This article needs additional citations for verification. (January 2011) (Learn how and when to remove this template message)
The Shivalli Brahmins are a Hindu community in Tulu Nadu. They are divided into two groups, the first of which follows the Dvaita philosophy founded by the Vaishnava saint Madhvacharya of Udupi are called Shivalli Madhva Brahmins, and the second of which follow the Advaita philosophy of Adi Shankara and are known as Shivalli Smartha Brahmins. Majority of Shivalli Brahmins are Madhvas and only a few of them are Smarthas.
|Regions with significant populations|
|Udupi District, Karnataka|
Dakshina Kannada district, Karnataka
Kasaragod District, Kerala
Shimoga District, Karnataka
|Tulu , Kannada|
Divisions based on sect:
Divisions based on Veda
Shivalli Brahmins are famous for Udupi hotels (vegetarian restaurants) known for serving typical south Indian dishes like idli, vada, dosa, shira and upma etc. Shivalli Brahmins have a unique style of cooking, serving and eating meals. The meal is served on a plantain (banana) leaf and is usually eaten by hand, seated with padmasana like position on the floor. As per traditions male members must be bare chested while eating meal and must not talk except for deveranama (bhajan). While having meals, all Brahmins including women and children must start and end their meal together. No one should get up during the meals. The meal is wholesome and elaborate in preparation, serving and eating.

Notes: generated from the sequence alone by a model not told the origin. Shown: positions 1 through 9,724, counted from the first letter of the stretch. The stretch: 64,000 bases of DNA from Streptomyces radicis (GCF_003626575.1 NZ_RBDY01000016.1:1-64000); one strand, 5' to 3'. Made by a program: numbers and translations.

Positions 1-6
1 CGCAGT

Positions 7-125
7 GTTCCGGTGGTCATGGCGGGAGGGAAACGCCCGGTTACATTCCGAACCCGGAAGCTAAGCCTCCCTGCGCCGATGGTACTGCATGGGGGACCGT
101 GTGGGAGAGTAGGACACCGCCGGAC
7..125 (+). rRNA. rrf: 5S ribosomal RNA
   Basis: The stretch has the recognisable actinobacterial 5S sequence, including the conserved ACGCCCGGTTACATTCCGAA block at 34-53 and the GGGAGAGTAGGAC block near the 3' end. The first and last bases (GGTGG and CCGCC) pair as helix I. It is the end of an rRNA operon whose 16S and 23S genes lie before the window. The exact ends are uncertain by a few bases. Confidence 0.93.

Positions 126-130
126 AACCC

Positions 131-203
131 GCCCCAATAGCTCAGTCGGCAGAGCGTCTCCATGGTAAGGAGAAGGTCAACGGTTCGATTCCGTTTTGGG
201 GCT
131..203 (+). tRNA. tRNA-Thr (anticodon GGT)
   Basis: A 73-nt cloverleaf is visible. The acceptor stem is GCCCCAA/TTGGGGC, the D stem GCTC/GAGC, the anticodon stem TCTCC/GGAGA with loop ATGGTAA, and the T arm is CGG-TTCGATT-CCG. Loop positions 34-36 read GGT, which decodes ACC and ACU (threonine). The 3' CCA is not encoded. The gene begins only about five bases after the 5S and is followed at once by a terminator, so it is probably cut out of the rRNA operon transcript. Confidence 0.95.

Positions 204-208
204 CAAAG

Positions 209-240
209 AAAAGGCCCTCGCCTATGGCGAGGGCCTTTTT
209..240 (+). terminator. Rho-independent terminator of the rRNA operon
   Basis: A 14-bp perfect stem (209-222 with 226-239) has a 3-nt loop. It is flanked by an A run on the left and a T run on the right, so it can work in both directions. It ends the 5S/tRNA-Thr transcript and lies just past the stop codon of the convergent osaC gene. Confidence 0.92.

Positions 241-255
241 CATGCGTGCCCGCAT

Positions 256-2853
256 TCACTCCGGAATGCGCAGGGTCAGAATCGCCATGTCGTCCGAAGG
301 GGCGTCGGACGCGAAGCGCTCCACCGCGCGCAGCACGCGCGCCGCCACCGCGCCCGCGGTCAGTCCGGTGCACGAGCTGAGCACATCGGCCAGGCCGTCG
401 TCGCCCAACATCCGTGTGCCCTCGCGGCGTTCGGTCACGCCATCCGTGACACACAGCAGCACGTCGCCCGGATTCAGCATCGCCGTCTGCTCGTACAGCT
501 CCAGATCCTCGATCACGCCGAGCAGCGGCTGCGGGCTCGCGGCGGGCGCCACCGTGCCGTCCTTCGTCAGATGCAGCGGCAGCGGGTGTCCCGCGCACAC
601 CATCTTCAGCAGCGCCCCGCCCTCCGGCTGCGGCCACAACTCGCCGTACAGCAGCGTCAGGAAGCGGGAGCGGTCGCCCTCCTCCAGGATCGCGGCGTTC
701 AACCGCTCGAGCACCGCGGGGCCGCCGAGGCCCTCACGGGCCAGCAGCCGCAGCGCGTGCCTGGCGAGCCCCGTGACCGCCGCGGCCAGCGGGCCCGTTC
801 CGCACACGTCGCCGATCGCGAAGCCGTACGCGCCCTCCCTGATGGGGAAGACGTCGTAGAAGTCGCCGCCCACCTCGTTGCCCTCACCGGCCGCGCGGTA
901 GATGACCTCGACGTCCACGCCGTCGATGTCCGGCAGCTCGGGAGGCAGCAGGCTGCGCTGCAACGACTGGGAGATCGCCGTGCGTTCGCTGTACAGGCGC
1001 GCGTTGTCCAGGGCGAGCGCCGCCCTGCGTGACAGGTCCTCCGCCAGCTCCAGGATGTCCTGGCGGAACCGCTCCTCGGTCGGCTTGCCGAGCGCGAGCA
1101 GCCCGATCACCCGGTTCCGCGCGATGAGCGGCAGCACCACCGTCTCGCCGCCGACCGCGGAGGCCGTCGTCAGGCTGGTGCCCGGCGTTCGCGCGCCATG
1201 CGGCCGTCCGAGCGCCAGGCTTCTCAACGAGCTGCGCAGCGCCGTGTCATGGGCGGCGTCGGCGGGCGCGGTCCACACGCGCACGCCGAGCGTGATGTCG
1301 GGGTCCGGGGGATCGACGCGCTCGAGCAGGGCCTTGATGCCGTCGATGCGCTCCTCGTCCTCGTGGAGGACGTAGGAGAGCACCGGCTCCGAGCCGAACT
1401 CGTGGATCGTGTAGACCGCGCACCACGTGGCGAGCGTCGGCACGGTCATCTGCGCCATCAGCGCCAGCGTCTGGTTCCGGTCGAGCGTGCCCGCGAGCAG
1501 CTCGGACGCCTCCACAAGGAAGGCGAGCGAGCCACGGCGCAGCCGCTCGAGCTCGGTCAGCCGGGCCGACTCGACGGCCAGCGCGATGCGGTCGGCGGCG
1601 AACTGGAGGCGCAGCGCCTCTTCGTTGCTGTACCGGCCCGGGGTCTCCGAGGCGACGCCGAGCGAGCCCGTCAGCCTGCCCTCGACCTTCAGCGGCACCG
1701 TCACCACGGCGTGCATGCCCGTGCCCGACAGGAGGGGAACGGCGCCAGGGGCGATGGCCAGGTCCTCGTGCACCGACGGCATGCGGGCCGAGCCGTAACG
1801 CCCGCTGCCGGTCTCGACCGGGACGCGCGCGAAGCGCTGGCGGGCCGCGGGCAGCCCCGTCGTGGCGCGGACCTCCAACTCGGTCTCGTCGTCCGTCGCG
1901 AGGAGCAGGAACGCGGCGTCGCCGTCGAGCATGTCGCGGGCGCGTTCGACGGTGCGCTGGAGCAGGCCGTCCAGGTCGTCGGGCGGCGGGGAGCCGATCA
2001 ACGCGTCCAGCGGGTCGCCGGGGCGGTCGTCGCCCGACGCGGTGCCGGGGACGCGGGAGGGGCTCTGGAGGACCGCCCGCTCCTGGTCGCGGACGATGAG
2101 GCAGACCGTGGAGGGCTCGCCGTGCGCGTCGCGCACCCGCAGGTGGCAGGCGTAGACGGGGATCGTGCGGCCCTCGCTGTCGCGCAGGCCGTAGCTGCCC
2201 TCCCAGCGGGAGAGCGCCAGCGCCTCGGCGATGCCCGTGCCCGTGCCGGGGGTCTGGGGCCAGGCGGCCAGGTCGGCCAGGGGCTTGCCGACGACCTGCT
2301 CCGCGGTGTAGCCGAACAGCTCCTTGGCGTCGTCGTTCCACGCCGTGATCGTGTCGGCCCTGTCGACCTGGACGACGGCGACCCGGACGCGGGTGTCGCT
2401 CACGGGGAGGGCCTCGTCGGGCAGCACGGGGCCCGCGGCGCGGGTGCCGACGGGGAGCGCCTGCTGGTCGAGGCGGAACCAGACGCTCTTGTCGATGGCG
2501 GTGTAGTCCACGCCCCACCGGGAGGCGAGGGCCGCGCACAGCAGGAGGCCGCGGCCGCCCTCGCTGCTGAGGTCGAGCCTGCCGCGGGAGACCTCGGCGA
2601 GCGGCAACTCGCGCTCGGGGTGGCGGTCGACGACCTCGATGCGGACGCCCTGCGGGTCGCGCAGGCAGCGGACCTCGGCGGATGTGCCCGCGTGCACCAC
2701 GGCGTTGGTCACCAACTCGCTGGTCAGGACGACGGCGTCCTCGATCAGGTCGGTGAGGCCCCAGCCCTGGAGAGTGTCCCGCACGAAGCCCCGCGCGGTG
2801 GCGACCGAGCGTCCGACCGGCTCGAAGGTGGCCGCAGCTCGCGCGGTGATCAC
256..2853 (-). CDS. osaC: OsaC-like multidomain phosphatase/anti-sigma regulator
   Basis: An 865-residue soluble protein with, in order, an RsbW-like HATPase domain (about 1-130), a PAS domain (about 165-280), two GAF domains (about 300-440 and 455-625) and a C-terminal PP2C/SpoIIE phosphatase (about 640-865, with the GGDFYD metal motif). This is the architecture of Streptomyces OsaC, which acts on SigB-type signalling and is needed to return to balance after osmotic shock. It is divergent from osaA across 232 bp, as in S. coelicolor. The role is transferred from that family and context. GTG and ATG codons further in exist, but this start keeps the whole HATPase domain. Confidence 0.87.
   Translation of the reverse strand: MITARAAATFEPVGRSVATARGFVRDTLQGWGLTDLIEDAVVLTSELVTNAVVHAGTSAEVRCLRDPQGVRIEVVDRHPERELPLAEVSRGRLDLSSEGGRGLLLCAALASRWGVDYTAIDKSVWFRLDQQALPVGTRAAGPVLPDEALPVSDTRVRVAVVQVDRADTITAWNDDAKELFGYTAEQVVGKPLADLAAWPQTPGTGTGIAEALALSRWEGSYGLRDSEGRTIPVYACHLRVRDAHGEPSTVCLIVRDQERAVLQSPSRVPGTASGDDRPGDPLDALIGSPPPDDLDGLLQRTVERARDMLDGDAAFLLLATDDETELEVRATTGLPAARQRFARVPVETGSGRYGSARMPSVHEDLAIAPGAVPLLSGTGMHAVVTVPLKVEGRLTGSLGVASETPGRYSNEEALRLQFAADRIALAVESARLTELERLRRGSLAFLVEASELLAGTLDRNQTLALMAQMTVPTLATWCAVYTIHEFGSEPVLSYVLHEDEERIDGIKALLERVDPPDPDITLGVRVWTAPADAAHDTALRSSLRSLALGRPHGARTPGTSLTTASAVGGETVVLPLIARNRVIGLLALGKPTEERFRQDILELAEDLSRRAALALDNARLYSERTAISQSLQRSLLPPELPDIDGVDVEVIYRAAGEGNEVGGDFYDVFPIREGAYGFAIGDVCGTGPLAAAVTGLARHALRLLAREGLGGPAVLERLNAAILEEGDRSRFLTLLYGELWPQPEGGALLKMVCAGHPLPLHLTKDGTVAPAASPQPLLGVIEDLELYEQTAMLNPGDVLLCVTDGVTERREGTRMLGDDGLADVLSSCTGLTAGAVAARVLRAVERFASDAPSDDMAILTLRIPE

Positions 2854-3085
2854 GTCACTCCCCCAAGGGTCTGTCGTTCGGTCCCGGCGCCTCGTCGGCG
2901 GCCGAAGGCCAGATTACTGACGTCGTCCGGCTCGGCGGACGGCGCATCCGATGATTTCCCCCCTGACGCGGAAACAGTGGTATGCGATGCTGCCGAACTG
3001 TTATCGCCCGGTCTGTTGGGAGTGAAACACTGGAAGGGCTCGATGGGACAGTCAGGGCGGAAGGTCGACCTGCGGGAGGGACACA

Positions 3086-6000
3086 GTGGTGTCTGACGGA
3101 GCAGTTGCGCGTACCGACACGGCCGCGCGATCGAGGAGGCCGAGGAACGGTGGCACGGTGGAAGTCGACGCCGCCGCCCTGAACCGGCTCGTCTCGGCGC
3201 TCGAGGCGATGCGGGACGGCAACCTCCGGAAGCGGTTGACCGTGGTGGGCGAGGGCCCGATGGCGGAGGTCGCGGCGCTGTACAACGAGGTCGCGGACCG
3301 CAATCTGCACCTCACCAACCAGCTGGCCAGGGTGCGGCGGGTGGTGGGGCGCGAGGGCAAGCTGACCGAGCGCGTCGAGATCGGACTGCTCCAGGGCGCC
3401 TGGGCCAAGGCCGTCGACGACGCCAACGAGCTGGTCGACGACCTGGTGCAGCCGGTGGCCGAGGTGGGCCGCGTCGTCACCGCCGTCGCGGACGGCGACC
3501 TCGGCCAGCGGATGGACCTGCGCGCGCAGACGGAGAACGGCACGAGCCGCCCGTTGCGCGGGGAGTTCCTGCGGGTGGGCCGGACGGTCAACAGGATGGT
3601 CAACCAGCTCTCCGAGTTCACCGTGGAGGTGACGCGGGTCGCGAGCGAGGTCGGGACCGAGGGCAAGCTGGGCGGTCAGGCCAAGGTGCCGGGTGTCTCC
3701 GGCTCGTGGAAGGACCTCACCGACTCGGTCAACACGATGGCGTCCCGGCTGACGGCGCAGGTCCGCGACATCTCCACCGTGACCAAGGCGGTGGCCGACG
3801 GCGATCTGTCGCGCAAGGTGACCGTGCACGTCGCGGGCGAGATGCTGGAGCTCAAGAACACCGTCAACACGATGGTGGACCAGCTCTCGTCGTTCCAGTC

Rituals and customsEdit
Shivalli Brahmin males undergo the Upanayana when they turn seven years old to initiate them into Vedic studies. It is also known as Brahmopadesham. The key ritual during the Upanayana is that of putting a sacred thread consisting of three cotton strands across the left shoulder of the boy. The initiate is called a dvija "twice-born" and is expected to perform the sandhyavandanam at least twice daily. Dvija has a special knot in it which is called as "Brahma Gantu". Shivalli Madhwa Brahmins also undergo the Upakarma, where the sacred thread is changed and mudradharana is done. Mudradharana is a ritual where Vaishnavite symbols like the conch or the wheel are etched on bodies as a ritual of purification. Currently, the prevalent practice is to paint the symbols using gopichandana paste. In old vedas it is mentioned that after upanayana he enters the stage of Brahmacharya ashram, leading a celibate and austere life of a student in his teacher's home, eating from handouts given by the generous neighbors. It is equivalent to say he will undergo studies excluding all other aspects in modern days. When he has accomplished his studies of the Vedas, he enters the Grahastha ashram, a married man becoming head of his household. This dvija also called as "Janivara" is replaced with six cotton strands during the wedding.
In Tulunadu (consisting of present Udupi, Dakshina Kannada and Kasargodu districts). Every Shivalli Madhva Brahmin household has its own Bhoota and Nagadevata. These deities were worshiped by household members. Today because of so-called modernisation and emigration they are followed in some households only.